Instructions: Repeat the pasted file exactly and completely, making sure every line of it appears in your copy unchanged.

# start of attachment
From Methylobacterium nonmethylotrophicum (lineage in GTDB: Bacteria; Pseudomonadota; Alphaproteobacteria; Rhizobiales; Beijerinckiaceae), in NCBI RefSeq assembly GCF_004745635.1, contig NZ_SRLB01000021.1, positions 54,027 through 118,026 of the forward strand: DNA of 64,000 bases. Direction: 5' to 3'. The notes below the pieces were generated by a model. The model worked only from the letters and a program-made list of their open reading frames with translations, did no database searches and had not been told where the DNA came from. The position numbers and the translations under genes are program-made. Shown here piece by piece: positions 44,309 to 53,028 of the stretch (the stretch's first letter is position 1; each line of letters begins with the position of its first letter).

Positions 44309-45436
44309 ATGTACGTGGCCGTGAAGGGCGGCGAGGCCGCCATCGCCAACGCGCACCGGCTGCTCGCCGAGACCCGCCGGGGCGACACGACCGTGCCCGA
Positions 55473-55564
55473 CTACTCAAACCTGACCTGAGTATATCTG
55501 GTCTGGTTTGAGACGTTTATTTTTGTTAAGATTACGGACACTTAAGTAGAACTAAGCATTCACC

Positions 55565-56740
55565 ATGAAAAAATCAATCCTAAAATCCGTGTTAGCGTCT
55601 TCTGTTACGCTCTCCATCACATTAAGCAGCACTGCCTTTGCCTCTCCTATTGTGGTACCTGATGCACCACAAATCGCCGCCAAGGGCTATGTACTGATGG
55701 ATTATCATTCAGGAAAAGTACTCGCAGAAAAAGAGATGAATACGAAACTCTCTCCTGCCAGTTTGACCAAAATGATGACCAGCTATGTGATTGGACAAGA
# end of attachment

From Methylobacterium nonmethylotrophicum (lineage in GTDB: Bacteria; Pseudomonadota; Alphaproteobacteria; Rhizobiales; Beijerinckiaceae), in NCBI RefSeq assembly GCF_004745635.1, contig NZ_SRLB01000021.1, positions 54,027 through 118,026 of the forward strand: DNA of 64,000 bases. Direction: 5' to 3'. The notes below the pieces were generated by a model. The model worked only from the letters and a program-made list of their open reading frames with translations, did no database searches and had not been told where the DNA came from. The position numbers and the translations under genes are program-made. Shown here piece by piece: positions 44,309 to 53,028 of the stretch (the stretch's first letter is position 1; each line of letters begins with the position of its first letter).

Positions 44309-45436
44309 ATGTACGTGGCCGTGAAGGGCGGCGAGGCCGCCATCGCCAACGCGCACCGGCTGCTCGCCGAGACCCGCCGGGGCGACACGACCGTGCCCGA
Positions 55473-55564
55473 CTACTCAAACCTGACCTGAGTATATCTG
55501 GTCTGGTTTGAGACGTTTATTTTTGTTAAGATTACGGACACTTAAGTAGAACTAAGCATTCACC

Positions 55565-56740
55565 ATGAAAAAATCAATCCTAAAATCCGTGTTAGCGTCT
55601 TCTGTTACGCTCTCCATCACATTAAGCAGCACTGCCTTTGCCTCTCCTATTGTGGTACCTGATGCACCACAAATCGCCGCCAAGGGCTATGTACTGATGG
55701 ATTATCATTCAGGAAAAGTACTCGCAGAAAAAGAGATGAATACGAAACTCTCTCCTGCCAGTTTGACCAAAATGATGACCAGCTATGTGATTGGACAAGA